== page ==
Anti-piracy outfit BREIN has been one of the leading pro-copyright groups for many years.
Focusing on piracy in the Internet space, Netherlands-based BREIN has a track record of targeting torrent and other similar sites operating within its jurisdiction.
In recent years BREIN has began producing annual reports detailing its activities of the preceding 12 months. The group has just published its 2015 edition and its clear the outfit has been busy.
One of BREIN’s main strategies is to take piracy sites offline, something it regularly achieves by threatening their hosting providers. BREIN’s reputation is well-known in the Netherlands so in many cases minimum coercion is required. That results in big headline numbers.
According to BREIN’s report, 343 pirate sites were taken down in 2015. The vast majority (150) are described as “link farms”, forums and similar platforms where links to files on third-party hosting sites are shared.
Streaming sites came in second place with 96 takedowns, with torrent sites in third with 63. Seven of the sites related to Popcorn Time.
BREIN says that pirate sites often try to hide their true locations behind Cloudflare’s services but that doesn’t appear to hinder the group when attempting to shut them down and trace their owners. When they can be tracked to The Netherlands, some are given the opportunity to enter into a settlement.
“A signed withdrawal statement with a penalties for future infringement plus a contribution towards costs and damages must be paid. How high that is depends on the circumstances of the case,” BREIN explains.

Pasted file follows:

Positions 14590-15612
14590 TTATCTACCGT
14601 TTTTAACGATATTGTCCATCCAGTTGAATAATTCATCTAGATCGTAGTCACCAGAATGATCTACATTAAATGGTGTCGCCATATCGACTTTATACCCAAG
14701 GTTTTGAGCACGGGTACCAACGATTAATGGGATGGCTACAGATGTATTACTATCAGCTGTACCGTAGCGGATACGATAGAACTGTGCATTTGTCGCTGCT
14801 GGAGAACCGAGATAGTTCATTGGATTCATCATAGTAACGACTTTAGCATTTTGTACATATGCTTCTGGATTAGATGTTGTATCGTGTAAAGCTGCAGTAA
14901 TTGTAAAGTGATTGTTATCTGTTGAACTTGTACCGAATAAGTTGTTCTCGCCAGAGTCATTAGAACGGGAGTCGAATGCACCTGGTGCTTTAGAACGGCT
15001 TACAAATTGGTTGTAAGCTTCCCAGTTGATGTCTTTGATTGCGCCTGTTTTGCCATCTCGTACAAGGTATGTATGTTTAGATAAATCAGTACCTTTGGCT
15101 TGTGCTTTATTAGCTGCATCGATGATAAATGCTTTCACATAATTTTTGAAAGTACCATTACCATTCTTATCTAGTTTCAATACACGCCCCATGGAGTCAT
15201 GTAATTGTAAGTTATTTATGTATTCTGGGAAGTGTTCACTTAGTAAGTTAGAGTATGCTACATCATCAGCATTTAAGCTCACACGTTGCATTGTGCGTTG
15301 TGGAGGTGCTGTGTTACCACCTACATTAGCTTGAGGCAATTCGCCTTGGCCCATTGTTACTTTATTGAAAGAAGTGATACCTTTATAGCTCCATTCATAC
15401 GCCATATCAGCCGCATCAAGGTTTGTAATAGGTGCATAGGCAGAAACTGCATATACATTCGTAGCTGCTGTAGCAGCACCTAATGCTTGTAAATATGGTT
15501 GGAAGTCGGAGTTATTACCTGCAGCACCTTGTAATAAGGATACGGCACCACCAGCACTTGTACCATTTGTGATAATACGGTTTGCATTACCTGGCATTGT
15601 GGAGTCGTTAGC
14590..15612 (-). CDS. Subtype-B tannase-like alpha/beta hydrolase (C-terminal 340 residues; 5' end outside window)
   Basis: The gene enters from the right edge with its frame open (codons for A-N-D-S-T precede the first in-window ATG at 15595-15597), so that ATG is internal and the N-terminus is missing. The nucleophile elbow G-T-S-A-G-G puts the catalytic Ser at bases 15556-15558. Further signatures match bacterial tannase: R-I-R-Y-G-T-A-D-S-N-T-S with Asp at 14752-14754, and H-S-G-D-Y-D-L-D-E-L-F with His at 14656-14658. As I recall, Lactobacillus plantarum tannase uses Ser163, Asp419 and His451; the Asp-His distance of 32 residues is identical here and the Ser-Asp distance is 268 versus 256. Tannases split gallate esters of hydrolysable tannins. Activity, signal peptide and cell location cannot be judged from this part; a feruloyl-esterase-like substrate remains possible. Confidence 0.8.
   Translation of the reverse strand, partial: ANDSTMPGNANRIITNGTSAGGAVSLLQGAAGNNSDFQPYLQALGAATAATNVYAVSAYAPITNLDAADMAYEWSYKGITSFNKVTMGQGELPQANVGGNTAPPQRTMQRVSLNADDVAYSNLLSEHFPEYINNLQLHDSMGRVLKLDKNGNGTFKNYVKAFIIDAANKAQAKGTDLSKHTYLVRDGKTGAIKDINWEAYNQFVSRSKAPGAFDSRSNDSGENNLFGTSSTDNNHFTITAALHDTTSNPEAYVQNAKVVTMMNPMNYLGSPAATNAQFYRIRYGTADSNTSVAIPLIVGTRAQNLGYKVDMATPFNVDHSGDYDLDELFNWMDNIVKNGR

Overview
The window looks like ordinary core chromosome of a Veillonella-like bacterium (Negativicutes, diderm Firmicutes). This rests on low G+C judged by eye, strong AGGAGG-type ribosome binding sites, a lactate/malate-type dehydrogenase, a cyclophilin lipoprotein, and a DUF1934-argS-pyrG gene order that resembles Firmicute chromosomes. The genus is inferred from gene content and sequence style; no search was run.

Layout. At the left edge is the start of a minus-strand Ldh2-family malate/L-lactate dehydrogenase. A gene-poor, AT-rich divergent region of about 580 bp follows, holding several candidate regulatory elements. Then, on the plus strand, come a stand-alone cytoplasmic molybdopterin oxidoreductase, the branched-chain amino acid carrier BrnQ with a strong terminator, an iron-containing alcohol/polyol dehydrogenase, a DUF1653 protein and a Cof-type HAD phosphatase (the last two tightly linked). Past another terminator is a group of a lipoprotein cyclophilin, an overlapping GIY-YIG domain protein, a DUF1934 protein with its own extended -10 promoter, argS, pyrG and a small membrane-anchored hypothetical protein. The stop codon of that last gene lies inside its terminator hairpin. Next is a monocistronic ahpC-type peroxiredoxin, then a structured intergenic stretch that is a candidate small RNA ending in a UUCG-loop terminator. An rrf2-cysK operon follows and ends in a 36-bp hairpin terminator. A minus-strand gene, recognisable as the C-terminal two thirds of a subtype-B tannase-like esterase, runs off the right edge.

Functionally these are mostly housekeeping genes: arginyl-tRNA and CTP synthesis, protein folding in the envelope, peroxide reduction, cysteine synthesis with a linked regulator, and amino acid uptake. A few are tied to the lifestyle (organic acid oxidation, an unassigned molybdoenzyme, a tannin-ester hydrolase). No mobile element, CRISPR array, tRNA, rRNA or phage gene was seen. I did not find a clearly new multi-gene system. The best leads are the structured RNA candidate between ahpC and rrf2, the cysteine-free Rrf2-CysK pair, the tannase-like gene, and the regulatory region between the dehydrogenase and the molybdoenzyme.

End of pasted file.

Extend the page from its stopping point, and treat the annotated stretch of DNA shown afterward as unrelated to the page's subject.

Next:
Targeting uploaders and other community members
While there has been some activity in the past, during 2015 BREIN made a number of announcements relating to its pursuit of individual file-sharers. Targeting those at the more serious end of the scale, BREIN cherry-picked a few individuals responsible for uploading lots of content.
Among them were three members of release group DRT. They were subjected to a court order and agreed to settle with BREIN. According to the anti-piracy group, they also did some snitching on other members of their group.
In separate action, BREIN targeted the brains behind release group DMT. He reportedly settled for thousands of euros and put up a warning on torrent indexes including KickassTorrents.
Together with another busted colleague the pair subsequently tried to pay their ‘fines’ via a crowdfunding operation. That was eventually discontinued after reported threats from BREIN. The anti-piracy group now confirms that it considered the fundraiser as generating income from illegal activities.
Earlier in the year, BREIN said it also obtained an injunction against “an important moderator” on one of the “largest illegal BitTorrent sites”. In line with BREIN policy, the site itself was not named.
In 2016, BREIN says its pursuit of important pirates will increase and that it has deployed “special software” to help with the task.
“The system is registered with the Dutch data protection authority (CBP) which has issued a certified statement after examination the legality for the processing of personal data in this system by BREIN,” the anti-piracy group reports.
In future, those caught by BREIN will be required to sign a cease and desist agreement and pay a contribution towards costs and damages, which currently amount to around 12,500 euros.
In 2015, BREIN says it sent more than 5.7 million infringing content reports to Google. That brings its grand total to more than 12.5 million notices since it began its takedown program in 2012.
BREIN’s report is available here (Dutch)